We got a doozy of a phone call the other day. The message said our account would be automatically debited $499 unless we called back to get the money refunded. So we did what we always do in such situations. We typed the phone number into a Google search. Sure enough, it was a scam.

Interestingly when Joy bought Bob a new phone, the Pixel 3a, we got a spam call within ten minutes of activating the phone. So take note: They’re out there and they’re always gunning for you.

Kid Version of Alexa

Kids Edition with $8.49 Decal

Amazon’s smart speaker, the Echo and Echo Dot with Alexa inside, sometimes offers more information than kids can handle. Now there’s a “Kid’s Edition,” $70 from

Say “Good Morning” to the kids’ version and Alexa will make you laugh, changing her answer every time you ask. Example: “”Good morning! Time to shake it out! Move your body and shake out the sleep! Ready? Shake, shake, shake!” 

Parents get access to to put in parental controls. That’s important if you don’t want kids talking to Alexa all night. You can read transcripts of everything your child said to Alexa, or delete it all. You can also do this on a regular Echo, Echo Dot or Echo Show. Just say, “Alexa, Delete everything I said today,” or “Alexa, delete that.”

The kids’ version also gives you a year’s subscription to “Free Time,” for free movies, games and books, which are available on Kindle Fire tablets too. After that it’s $5 a month per child or $10 a month per family of four ($7 a month if you’re a member of Amazon Prime.) For an excellent review, see


  • A reader reminded us to mention this site again. It lists the phone numbers you need to avoid voicemail hell and talk to an actual person.
  • has an article “People say These 15 Words Aren’t Words but They Actually Are.” When a non-word gains widespread use, it makes it to the dictionary. Examples: “Firstly,” “irregardless,” “prolly,” and “orientate.” Joy likes to “take things for granite,” but that isn’t common yet.
  • How to Create a Book in Microsoft Word.” Search on that phrase to find an article from with step-by-step instructions.

Windows 7 Security Risk

Photo Courtesy of

Our favorite guru, Kenny, who was a leading tech support guy for a leading firm before starting, says it’s not advisable to use Windows 7 or XP on the Internet once Microsoft stops offering patches. 

That surprised us. We thought  you were good to go if you have an antivirus program and the free Malwarebytes to ward off hack attacks.

“If the operating system has security holes,” he says, “hackers or worms can get through.” Last month, Microsoft released a patch for Windows XP users, though it officially ended support in 2014. That’s because this particular security hole was so bad, it could replicate itself on one old computer after another. If you haven’t updated your XP or Vista machine, do a search on this phrase: “Customer guidance for CVE-2019-0708” to find the patch from Microsoft. Support for Windows 7 ends January 15, 2020.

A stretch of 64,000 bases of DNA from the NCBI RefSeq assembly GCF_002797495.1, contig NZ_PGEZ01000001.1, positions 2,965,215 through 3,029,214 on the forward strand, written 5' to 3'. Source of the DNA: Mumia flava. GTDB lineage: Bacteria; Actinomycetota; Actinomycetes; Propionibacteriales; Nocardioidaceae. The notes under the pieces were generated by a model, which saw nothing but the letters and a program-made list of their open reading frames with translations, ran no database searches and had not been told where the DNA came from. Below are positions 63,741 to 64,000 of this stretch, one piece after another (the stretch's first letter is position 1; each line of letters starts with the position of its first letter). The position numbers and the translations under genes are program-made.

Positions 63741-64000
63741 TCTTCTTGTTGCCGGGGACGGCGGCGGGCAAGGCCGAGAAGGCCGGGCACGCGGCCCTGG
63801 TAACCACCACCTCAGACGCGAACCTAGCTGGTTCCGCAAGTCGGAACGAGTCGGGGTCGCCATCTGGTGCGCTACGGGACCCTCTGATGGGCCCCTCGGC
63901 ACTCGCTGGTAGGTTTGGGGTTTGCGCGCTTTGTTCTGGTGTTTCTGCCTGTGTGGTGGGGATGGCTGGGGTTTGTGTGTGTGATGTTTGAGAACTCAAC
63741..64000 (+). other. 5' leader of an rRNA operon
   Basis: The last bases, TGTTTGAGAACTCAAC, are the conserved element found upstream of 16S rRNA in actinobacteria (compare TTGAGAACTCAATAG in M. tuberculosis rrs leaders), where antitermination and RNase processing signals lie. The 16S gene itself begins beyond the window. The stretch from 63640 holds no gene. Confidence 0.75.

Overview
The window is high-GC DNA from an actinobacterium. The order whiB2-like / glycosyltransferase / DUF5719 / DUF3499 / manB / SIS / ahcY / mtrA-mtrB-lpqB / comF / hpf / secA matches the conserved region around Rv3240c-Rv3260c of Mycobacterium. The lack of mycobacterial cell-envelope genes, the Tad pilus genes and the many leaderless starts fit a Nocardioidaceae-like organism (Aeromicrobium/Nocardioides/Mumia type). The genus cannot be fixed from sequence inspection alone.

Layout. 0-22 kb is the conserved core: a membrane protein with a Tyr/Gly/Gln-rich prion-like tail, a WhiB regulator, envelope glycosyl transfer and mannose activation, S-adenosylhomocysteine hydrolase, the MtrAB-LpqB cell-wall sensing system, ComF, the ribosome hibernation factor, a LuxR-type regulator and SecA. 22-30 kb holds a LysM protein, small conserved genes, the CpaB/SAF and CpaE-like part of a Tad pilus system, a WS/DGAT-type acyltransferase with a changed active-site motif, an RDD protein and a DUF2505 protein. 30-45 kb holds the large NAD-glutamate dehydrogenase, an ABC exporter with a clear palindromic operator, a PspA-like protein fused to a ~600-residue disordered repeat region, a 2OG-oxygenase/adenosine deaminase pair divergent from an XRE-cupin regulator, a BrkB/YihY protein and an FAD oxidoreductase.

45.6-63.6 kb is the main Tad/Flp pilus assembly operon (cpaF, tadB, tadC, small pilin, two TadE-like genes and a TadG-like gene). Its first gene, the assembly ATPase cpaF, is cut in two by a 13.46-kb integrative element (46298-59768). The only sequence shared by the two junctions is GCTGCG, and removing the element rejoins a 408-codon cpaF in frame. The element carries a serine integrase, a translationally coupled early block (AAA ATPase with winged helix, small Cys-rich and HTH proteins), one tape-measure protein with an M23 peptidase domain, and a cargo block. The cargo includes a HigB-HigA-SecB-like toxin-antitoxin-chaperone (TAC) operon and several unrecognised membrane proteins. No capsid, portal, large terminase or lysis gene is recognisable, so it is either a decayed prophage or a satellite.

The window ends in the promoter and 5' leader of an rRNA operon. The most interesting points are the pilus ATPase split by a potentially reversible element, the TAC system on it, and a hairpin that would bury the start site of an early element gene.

Kenny points out that millions of people have not upgraded to Windows 10 because their computers could not handle something newer. That includes the military and banks. We use a powerful XP machine that we paid $70 for on Amazon. We only it use offline for our favorite greeting card program and some art programs that won’t run on newer operating systems. As long you’re offline, they can’t get to you.

Who We Follow on Twitter

Our friend Louise saw dirty messages when she signed up for Twitter and stopped going there. The news media is always reporting on Twitter’s toxicity but we’ve never seen any rudeness. Maybe it’s because we avoid political sites in favor of upbeat science. Here are some of our favorites.

Screen Calls

We forgot to mention the best part of Bob’s new smartphone, the Google Pixel 3a. It’s the call screening feature found on all Pixel phones.

Tap “call screen” when a call is coming in and the person is asked to state their name and why they’re calling. You’ll see a transcript of what they’re saying as they talk, and can accept the call or reject it. This comes in handy when the area code matches our own, and we wonder if it’s someone local we know.


A Facebook friend sent a video link and a question: “Is this you?” Joy clicked on it. Big mistake.

The next thing she knew, Russian text showed up on the homescreen of her phone and every one of her 235 Facebook friends got the “Is it you?” link. Now they’ll be sending it on to all their friends if they click on it. Some were savvy enough to say they needed more information before clicking. Joy tried to write them all to warn them, but Facebook Messenger only lets you do 20 at a time, a real nuisance. 

In general, a vague text message like “Are you there?” or “Is it you?” is probably a scam. As a consequence, Joy is being sent to her room.



One Response to “HOW TO SPOT A SCAM”

  1. Very good read.
    Thanks for the sharing this article